He looks fun to ride!
    The hunter world has been moving away from the foxhunting world for a long time. I would say the standards are completely different at this point (whether they should be or not is a totally different story!).


    3 members found this post helpful.

  7. #27
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    Quote Originally Posted by Crown Royal View Post
    No no no, I am not offended in the least! Any advice to improve him is greatly appreciated.

    At home I can get a really really relaxed trot and he will stretch down with his head almost at the ground...is that when I should be asking for some kind of bend? Also, the canter is still very much a work in progress (does that have anything to do with it?). It is adjustable enough to jump out of and he pushes from behind, but the head and back relaxation are still not there. He's been in steady work about a month so this is all new!

    I just had the chiro/accupuncturist work on him Monday after noticing some back soreness and neck stiffness already, especially to the right. She did mention he was very stiff through the neck and worse to the right. Hopefully that will make a big difference.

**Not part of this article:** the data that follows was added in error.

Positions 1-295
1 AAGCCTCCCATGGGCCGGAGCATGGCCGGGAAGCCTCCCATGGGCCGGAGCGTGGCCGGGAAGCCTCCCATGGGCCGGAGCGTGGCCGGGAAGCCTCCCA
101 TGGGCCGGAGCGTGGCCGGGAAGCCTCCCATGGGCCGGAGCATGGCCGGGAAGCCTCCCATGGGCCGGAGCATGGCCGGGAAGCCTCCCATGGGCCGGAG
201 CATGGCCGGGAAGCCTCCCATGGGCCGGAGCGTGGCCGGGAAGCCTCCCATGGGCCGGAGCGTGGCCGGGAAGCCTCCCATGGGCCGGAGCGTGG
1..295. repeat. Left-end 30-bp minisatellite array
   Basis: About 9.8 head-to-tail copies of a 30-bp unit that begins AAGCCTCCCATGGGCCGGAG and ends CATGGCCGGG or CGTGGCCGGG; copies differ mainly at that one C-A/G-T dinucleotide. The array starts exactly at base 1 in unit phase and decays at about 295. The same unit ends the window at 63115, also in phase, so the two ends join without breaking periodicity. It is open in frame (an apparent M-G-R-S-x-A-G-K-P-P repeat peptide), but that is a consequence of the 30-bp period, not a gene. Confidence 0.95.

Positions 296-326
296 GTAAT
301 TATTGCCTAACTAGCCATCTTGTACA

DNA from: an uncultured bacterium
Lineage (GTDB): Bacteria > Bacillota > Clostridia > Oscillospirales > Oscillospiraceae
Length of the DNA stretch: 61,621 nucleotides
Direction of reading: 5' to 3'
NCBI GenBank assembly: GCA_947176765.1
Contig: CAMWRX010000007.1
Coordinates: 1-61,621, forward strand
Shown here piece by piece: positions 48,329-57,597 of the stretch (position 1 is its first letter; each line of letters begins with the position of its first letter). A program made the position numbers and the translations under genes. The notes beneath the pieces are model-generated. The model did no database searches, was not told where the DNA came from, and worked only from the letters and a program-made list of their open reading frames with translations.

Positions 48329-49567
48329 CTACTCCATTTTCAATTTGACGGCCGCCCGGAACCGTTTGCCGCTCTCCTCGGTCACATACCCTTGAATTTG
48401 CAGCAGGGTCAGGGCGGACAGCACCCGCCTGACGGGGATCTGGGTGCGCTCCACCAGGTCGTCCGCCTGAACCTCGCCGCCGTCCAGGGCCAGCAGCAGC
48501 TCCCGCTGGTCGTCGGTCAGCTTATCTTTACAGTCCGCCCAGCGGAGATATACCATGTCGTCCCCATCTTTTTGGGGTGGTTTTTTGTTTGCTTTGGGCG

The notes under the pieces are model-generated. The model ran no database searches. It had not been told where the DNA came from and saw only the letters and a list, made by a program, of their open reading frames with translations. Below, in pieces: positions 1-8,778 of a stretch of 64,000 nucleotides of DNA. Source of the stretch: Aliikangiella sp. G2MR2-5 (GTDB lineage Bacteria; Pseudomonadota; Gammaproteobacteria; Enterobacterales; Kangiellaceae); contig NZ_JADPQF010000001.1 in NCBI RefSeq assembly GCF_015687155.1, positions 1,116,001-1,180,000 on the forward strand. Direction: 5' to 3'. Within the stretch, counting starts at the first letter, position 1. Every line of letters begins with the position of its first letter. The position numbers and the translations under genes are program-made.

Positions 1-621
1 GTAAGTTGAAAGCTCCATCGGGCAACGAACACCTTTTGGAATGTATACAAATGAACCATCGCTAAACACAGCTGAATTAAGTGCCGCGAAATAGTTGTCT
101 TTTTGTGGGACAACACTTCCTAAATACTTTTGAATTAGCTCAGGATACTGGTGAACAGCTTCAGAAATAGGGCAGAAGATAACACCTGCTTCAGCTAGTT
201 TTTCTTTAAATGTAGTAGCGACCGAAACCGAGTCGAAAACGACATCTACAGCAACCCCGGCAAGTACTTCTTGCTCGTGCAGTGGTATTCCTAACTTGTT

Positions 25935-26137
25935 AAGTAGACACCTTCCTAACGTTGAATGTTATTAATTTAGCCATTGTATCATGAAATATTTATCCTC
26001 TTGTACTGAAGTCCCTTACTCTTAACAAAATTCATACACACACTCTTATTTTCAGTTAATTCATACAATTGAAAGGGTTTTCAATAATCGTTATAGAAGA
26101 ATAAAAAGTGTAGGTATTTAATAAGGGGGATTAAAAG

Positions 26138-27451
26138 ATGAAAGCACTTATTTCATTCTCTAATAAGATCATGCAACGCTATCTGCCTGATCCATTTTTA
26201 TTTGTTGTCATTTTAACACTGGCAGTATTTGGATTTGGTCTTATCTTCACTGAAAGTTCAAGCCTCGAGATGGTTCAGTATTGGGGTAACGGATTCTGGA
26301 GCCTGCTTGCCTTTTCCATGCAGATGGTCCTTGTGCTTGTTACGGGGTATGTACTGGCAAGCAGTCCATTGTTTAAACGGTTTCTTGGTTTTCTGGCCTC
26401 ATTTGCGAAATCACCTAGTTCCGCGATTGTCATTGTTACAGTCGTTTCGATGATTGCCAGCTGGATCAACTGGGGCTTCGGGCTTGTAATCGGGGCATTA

He is getting a little break until I get him started on a supplement for his sore hooves and some hoof packing shipped in for after workouts. Since getting him a year ago we've slowly been getting his hooves healthy but he's still a little footsore.

    Warning: A total novel follows. Take what you like and leave the rest.

    There's a lot here to consider and tweak just a bit to make this nice horse even better.

    At the beginning and physical level. Foot sore will make just about any horse stiff/sore somewhere high up. Remember that this heavy prey animal had to hold his body in a new position to minimize that pain 22 hours a day-- all the time we wasn't lying down. The moral of the story, friends at home, is find and fix foot pain.... and then be patient as you fix the rest.

    But you do have to fix the high up muscular problems and the horse's habitual way of going. Chiropractic can be some of that, if the horse is very stiff and a real mess. IMO-- again, this is just on a very general "vibe" level-- lots of different movement is helpful, too. I'm a big fan of letting 'em roll often and also after work. That gives the horse a chance to free up parts of his body he'd like. Cheaper, easier than chiropractic. Of course, too, you need to ride this horse in the new "correct."